Bitcoin investing has really taken the web by storm in 2013, and with good reason. Since the start of the year, Bitcoin prices have gone up from about $20 to a high over $400.
But after snapping back from a low around $70 in July, do Bitcoins have a chance of sustaining the record high levels recently set?
Or is this a Bitcoin bubble just like the one we saw in spring, before the alternative currency saw its value cut by about two-thirds in a matter of days?
For some investors, it’s difficult to concede that Bitcoins are caught up in a bubble because of their hopes for viability in this alternative currency. After all, in an era of currency wars and central bank shenanigans around the world, there’s some comfort in the idea of an alternative asset that will retain its value. Seeing as gold prices have been incredibly volatile, that means a lot of folks see the value in Bitcoin as the new alternative investment of choice.
But whether or not Bitcoin prices are fair right now is a very different question than whether Bitcoins are viable long-term as a kind of alternative to the U.S. dollar or gold.
And unfortunately, it appears speculators have driven up Bitcoin prices too much too fast.
Risks of a Bitcoin Bubble
So what has fueled the volatility in Bitcoin?
On the surface, Bitcoin prices are simply tied to investors looking for an alternative to the dollar or to gold. However, there are bigger issues at play — most recently, the spread of Bitcoin to China and access to even more speculation as a result.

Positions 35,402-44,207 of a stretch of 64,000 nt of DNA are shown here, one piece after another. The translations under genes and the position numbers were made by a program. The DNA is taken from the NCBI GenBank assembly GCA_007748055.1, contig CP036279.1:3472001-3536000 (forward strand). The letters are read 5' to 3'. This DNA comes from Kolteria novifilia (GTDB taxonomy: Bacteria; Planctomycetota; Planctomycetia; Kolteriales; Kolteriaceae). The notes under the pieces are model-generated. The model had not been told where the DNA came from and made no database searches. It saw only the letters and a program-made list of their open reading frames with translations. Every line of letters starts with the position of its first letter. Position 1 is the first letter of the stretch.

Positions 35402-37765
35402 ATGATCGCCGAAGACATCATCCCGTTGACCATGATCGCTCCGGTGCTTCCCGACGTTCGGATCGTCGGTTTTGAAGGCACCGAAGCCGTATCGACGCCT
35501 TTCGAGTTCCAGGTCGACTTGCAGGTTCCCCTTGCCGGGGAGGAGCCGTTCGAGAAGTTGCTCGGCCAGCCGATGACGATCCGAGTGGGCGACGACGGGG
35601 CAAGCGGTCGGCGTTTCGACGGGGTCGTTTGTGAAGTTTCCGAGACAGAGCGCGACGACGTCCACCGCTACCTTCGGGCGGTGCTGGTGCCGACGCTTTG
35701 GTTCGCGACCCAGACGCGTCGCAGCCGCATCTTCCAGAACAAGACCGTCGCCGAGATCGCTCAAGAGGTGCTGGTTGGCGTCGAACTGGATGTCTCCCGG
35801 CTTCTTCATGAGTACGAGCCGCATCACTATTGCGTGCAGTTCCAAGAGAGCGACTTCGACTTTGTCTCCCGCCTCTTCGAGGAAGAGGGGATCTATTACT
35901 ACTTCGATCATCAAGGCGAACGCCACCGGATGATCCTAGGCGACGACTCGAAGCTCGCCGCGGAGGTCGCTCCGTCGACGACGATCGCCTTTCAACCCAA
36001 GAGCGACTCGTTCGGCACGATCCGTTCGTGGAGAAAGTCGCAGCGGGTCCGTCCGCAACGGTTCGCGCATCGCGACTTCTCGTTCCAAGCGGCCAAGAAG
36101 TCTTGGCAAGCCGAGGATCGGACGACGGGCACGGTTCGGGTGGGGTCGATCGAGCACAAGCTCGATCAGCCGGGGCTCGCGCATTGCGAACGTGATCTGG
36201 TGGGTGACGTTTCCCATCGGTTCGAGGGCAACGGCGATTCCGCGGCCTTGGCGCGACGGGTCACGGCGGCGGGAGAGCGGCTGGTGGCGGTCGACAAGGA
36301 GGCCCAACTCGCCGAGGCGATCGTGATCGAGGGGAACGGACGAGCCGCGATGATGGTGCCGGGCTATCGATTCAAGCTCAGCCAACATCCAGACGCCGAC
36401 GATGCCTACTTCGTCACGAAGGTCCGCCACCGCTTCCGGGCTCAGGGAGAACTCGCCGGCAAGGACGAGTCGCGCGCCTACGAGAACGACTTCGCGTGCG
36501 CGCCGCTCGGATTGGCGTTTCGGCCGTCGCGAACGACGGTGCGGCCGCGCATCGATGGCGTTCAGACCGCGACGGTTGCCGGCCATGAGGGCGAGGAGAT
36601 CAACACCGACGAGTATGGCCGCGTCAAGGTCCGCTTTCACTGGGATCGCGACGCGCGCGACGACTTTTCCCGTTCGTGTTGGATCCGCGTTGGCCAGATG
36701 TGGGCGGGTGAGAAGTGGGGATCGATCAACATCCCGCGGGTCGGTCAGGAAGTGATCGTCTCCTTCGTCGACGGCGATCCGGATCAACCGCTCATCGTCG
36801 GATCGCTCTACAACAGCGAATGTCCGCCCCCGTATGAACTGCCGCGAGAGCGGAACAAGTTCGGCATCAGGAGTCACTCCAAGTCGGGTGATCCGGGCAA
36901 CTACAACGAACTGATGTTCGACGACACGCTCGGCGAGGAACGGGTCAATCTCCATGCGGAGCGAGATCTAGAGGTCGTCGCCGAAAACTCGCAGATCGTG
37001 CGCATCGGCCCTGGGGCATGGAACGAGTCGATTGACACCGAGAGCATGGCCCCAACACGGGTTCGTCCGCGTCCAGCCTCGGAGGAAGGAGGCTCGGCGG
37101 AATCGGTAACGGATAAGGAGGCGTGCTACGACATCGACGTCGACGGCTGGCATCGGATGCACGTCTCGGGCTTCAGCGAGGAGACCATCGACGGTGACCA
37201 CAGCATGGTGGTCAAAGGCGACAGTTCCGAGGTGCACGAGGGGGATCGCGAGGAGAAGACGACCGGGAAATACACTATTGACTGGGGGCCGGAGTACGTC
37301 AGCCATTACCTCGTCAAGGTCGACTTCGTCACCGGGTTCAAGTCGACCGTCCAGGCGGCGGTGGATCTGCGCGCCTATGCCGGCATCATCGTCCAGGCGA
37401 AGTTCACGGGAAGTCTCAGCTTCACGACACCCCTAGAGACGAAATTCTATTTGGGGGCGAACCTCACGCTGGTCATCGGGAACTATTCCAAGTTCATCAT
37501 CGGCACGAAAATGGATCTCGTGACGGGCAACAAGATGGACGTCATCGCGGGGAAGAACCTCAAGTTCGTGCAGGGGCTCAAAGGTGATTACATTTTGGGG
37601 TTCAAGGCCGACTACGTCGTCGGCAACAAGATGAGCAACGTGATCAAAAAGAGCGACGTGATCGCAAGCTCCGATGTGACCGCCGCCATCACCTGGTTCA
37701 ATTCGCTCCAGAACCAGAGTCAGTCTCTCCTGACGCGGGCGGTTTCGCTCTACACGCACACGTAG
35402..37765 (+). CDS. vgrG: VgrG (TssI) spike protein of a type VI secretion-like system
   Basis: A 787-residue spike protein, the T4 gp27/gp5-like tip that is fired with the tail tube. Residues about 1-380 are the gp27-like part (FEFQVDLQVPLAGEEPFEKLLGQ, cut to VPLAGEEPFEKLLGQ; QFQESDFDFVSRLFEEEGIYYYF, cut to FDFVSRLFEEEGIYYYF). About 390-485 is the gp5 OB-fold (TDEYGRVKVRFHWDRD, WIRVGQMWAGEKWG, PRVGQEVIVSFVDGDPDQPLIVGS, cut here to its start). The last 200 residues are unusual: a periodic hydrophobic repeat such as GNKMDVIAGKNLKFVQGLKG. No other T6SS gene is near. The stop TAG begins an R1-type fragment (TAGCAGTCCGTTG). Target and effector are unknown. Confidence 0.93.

The single strongest argument for sustained growth in Bitcoin is that unlike any individual currency, Bitcoins are of a fixed quantity and thus can never be depreciated by a flood of new monetary supply.
But as a currency, Bitcoin is not exactly catching on quite like the proponents believe it. As one expert said in the Chinese news publication Caixin, “every time the Bitcoin market boomed, it was driven by a stunt and not backed by real transactions.”
Of course, it’s worth noting that you can’t just walk into McDonald’s and pay for a Big Mac with a gold coin.
However, gold has big cultural and historical significance to make it a “store of value.” Bitcoin has nothing more than sentiment behind it.
The reality is that any investment that tacks on double-digit gains every week and starts attractive investors simply because it goes up is by definition a bubble. And while there may be a small crowd of Bitcoin investors out there who are buying for the “right” reasons, the fact that speculators and overly bullish sentiment are both taking hold means that everyone is going to be taken for a ride.
Bitcoin might stick around as an alternative currency, especially as a focus on central banking and federal spending creates an emotional argument for some kind of safe-haven asset beyond the U.S. dollar.
But buying Bitcoins just because Bitcoin prices are soaring is the very definition of speculation and bubble behavior.
Keep this in mind if you’re considering this putting some money in the digital currency.
More on Bitcoin
- Get the latest Bitcoin prices here. (Bitcoincharts.com)
- Should you use charts to trade Bitcoin? (InvestorPlace.com)
- On Bicoin in China. (MarketWatch)
- Why some think Bitcoin is a joke. (Business Insider)
Jeff Reeves is the editor of InvestorPlace.com and the author of The Frugal Investor’s Guide to Finding Great Stocks. Write him at firstname.lastname@example.org or follow him on Twitter via @JeffReevesIP. As of this writing, he did not own a position in any of the stocks named here.